From both isomers, > 80% of the total 14C was excreted within 48 hr after dosing; the majority of 14C excretion (71-91%) occurred within 24 hr. Small amounts of radioactivity were detected in the urine even after 6 days. From the data presented, it was also observed that the urinary elimination of radioactivity by rabbits dosed with D(-)-ephedrine was slower than by those given L(+)-ephedrine. Although not presented, elimination of 14C in feces did not appear to be an important route; < 3% of the total 14C of the ephedrine isomers were recovered in feces within the first 48 hr.

Metabolite characterisation studies

Metabolites identified:
Details on metabolites:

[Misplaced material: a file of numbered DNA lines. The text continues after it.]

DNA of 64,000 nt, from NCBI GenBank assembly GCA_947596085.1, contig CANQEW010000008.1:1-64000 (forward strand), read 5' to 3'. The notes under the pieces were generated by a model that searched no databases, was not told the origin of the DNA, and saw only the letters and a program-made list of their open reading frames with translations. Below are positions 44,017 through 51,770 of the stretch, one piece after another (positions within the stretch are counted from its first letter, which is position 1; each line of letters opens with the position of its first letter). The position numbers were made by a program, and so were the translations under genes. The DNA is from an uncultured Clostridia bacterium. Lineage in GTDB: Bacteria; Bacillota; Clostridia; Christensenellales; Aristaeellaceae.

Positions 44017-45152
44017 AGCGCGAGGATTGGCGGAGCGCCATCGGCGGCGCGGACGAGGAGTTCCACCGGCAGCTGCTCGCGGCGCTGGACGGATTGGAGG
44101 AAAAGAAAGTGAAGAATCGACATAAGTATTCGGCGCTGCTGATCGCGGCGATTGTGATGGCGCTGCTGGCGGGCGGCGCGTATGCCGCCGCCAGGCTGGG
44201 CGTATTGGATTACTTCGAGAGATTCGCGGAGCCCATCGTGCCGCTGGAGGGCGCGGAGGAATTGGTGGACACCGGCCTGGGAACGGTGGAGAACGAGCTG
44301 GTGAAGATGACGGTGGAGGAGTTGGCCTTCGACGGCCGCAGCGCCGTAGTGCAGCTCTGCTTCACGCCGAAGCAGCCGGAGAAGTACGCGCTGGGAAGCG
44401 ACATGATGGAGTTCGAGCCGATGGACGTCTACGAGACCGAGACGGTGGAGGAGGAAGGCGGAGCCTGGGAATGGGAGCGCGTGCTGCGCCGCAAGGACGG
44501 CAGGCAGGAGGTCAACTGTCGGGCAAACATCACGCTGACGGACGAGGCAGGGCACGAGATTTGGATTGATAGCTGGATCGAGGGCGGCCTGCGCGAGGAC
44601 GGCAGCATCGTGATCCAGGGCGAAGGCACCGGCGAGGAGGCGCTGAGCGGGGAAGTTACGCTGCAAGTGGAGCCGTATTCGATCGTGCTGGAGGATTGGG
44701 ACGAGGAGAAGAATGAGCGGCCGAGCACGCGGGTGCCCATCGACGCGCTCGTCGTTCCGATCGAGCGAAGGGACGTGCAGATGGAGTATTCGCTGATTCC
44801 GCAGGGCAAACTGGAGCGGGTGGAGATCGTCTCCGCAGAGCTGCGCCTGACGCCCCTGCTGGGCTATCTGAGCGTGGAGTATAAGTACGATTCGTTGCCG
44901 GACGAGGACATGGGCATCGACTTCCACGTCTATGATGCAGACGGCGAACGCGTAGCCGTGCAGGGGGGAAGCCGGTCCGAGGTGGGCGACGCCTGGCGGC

Both isomers of ephedrine were extensively metabolized after a 1-hr incubation. D(-)-ephedrine was metabolized to a greater degree and the amounts of benzoic acid and norephedrine formed from this isomer exceeded those formed from L(+)-ephedrine. Quantitation of the metabolites by inverse isotope-dilution analysis and two-dimensional chromatography revealed that nearly all of the 14C (91-98%) was present as benzoic acid, ephedrine, and norephedrine. Unchanged ephedrine, norephedrine, 1-phenyl-1,2-propanediol, and benzoic acid represented the majority of radioactivity (90-95%) present at the various incubation times. It is clear that a) D(-)-ephedrine was more rapidly metabolized than the L(+)-isomer, b) comparable rates of nor- ephedrine and 1-phenyl-1,2-propanediol formation were observed with both isomers, and c) the rate of benzoic acid formation from D(-)-ephedrine was about three times greater than that from L(+)-ephedrine over the entire incubation period. Further, the data showed that norephedrine was the predominant metabolite formed from both ephedrine isomers and that oxidative deamination of the side chain to form benzoic acid and 1-phenyl-1,2-propancdiol constituted a major route of biotransformation for both isomers in rabbit liver microsomes.